A new casualty has emerged from the war that engulfed Bosnia-Herzegovina in the 1990s: ethnically mixed marriages.
Once a shining example of the diversity symbolized by former Yugoslav leader Josip Broz Tito's mantra of "brotherhood and unity," relationships between Muslim Bosniaks, Catholic Croats, and Orthodox Serbs once accounted for about 13 percent of all marriages in Bosnian territory.
But the pressure of living in postwar Bosnia, after 100,000 died during the conflict and another 2 million were displaced, has taken its toll on the country's 3.8 million inhabitants. Today, the number of mixed marriages stands at just 4 percent, according to statistics cited by local media.
"When I take a look at the bigger picture and at the people around us, a lot of people are against it," says Aleksandar Juric, who comes from Gradiska in Republika Srpska, adding that while he's never been in a mixed relationship, he's got no objections to it.
"There are signs that our society is slowly opening up, but considering the entire situation and our politicians,...there won't be any progress on this question."
Competing ethnicity has long served to whip up animosities in the Balkans, from the assassination of Archduke Franz Ferdinand that set off World War I over a century ago to the disintegration of Yugoslavia that cost hundreds of thousands of lives in the 1990s.
But before the wars that accompanied Yugoslavia's demise, Bosnia was an exception to the rule. Mixed communities among its population -- 40 percent of which is Muslim, 31 percent Bosnian Serb, and 10 percent Bosnian Croat -- were commonplace.
Some point to the regime of former Yugoslav strongman Slobodan Milosevic as the turning point. Critics accuse Milosevic of whipping up animosity between ethnic groups with nationalist politics to hold onto power and try to keep Yugoslavia intact.
By the time Bosnia unilaterally declared its independence in 1992, animosity had turned to conflict amid a campaign of ethnic cleansing that was punctuated in July 1995 by the massacre of more than 8,000 Muslim men and boys in Srebrenica by units of the Bosnian Serb army of Republika Srpska.
Mirza Emirhafizovic, a lecturer at the Sarajevo Faculty of Political Sciences, says mass migrations after the war have helped redraw Bosnia's ethnic map, stifling the integration of Croats, Serbs, and Bosniaks and pushing mixed marriages to more urbanized areas where ethnic diversity remains.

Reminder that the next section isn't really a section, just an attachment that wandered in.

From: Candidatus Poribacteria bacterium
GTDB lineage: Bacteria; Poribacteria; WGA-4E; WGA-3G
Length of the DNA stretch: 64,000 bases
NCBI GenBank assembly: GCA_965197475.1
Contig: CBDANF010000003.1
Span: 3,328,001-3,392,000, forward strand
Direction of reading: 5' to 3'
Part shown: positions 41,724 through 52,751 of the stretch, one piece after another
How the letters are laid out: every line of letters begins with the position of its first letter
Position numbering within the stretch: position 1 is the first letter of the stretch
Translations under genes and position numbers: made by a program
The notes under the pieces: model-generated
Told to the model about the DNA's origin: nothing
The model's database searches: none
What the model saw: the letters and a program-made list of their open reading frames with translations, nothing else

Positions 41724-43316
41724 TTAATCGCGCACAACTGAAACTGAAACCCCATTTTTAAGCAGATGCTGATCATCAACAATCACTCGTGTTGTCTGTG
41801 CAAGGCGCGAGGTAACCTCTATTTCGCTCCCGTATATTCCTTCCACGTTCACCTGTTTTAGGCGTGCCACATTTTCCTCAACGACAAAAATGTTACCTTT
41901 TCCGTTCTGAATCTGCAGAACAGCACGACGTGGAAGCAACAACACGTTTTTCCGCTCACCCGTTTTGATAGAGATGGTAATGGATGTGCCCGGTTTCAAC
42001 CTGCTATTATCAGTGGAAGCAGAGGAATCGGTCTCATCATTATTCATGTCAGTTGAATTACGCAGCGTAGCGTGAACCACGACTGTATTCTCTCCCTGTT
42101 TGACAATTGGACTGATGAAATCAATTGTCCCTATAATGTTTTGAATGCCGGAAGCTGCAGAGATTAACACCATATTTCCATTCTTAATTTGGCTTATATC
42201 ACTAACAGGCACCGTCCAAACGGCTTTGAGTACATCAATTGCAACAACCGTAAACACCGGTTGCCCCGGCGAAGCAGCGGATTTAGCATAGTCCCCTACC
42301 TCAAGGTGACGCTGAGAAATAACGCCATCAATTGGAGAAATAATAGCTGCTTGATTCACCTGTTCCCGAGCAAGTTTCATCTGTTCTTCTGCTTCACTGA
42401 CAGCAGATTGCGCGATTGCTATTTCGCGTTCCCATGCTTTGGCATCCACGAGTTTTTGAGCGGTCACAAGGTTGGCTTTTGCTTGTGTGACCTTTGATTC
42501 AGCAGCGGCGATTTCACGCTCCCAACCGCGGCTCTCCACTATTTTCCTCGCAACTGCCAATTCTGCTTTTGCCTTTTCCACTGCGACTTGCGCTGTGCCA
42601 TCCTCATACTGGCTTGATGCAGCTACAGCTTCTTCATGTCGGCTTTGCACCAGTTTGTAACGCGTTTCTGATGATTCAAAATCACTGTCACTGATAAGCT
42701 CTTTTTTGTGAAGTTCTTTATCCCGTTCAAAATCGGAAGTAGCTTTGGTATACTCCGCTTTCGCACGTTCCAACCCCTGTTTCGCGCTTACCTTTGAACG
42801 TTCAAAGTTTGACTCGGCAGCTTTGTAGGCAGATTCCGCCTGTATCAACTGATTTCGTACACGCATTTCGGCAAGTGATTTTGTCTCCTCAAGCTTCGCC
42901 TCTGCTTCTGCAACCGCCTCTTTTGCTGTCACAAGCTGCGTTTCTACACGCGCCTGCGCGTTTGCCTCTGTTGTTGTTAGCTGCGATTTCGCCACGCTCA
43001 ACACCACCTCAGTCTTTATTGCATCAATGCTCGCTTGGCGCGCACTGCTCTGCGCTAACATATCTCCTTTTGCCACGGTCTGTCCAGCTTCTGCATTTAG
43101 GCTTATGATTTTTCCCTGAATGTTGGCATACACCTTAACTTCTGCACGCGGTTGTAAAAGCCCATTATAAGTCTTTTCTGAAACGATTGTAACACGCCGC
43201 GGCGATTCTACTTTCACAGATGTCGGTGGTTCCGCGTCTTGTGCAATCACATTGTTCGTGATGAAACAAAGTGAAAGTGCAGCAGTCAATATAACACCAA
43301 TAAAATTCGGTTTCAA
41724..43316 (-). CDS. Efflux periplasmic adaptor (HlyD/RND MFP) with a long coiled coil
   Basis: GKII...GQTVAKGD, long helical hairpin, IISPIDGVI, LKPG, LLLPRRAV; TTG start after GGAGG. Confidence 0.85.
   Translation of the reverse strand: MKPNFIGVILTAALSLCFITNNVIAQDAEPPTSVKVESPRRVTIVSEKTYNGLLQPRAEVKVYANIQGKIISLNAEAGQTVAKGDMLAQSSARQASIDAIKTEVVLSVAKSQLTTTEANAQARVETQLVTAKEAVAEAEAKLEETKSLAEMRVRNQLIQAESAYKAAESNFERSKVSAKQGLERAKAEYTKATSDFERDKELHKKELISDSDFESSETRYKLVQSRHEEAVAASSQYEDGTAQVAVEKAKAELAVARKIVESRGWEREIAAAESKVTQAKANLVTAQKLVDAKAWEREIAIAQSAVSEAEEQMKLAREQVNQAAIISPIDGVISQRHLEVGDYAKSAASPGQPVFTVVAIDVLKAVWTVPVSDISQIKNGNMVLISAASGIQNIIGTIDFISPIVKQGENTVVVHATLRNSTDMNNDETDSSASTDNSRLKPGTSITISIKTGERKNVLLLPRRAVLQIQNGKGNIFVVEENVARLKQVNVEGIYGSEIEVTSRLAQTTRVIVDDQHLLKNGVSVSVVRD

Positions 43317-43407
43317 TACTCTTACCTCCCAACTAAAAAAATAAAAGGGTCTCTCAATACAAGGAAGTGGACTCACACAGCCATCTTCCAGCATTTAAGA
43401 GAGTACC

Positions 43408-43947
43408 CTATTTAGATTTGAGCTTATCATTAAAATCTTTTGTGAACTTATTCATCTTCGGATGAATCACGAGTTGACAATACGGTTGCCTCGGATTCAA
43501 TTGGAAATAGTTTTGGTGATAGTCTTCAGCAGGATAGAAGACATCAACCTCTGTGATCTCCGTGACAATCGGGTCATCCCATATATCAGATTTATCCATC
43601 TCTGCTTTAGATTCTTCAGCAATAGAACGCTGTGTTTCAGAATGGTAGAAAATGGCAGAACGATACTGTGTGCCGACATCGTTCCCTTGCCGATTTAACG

"The distribution of population caused by the war and the low percentage of returnees is threatening to make this situation permanent. This is creating a low number of social contacts between different groups and leading to a low number of so-called mixed marriages," Emirhafizovic says.
According to a survey by the Pew Center, published in May, only 40 percent of non-Muslim Bosnians would accept Muslims into their family even though almost three-quarters of respondents say a multicultural society is better than a religious and ethnically homogeneous one.
There are similar figures for non-Orthodox or non-Catholic Bosnians who say the same about members of those groups.
In the Balkans, this lack of ethnic acceptance "is most pronounced in Bosnia, despite the fact that it has the most religiously diverse population and the highest percentage in favor of a multicultural society," according to the survey's authors, Scott Gardner and Jonathan Evans.
Killed In Sarajevo
Before the war, Sarajevo was the epicenter of mixed marriages at an estimated 34 percent.
Gunned down by snipers' bullets on a bridge in Sarajevo in May 1993, their bodies entwined in death's grip, Admira Ismic and Bosko Brkic came to symbolize what once was.
Their story was first brought to light by journalist Kurt Schork in a Reuters report before being immortalized as "Romeo and Juliet in Sarajevo" in an award-winning Frontline documentary broadcast in 1994.
Bosko, a 24-year-old ethnic Serb, was killed instantly as the couple made a desperate dash across the Vrbanja Bridge toward freedom and safety. Seconds later, Admira, his 25-year-old Bosniak girlfriend, was gravely wounded as well. She crawled to Bosko and, after about 10 minutes, died at his side.
The bodies remained in the no-man's land of besieged Sarajevo for nearly four days before Serbian forces surrounding the city sent some Muslim prisoners to gather them.
"Difficult times always bring great romance. They were not from the same tribe, they did not have the same god, but they had each other and a dream of escaping it all," go the lyrics of Bosko And Admira, a rock song by the Sarajevo band Zabranjeno Pusenje that marked the 20th anniversary of the couple's death in 2013.
Many, like Juric, see politicians as a large part of the problem.
The U.S.-brokered Dayton peace accords ended the bloodshed in 1995 but left the country deeply divided and dysfunctional by subdividing it into two separately governed entities, the Bosniak-dominated Federation of Bosnia-Herzegovina and Republika Srpska, which is governed by ethnic Serbs.
Many say the accord perpetuates wartime divisions and has allowed nationalist parties, who have failed to reform their wartime goals into peacetime platforms, to cling to power.
This has institutionalized the ethnic chasm and stunted reintegration of the society, critics say.
Sara Radusinovic, an ethnic Serb student from Banja Luka, Bosnia's second-largest city, knows the story of Sarajevo's "Romeo and Juliet" and sympathizes. She thinks mixed relationships shouldn't be an issue in today's Bosnia, despite the recent past, and wants politicians to stop playing the ethnic card with their policies.
"Such relationships are completely normal. Ethnicity shouldn't be a barrier at all when it comes to a relationship or marriage," she tells RFE/RL's Balkan Service.
With contributions from RFE/RL's Balkan Service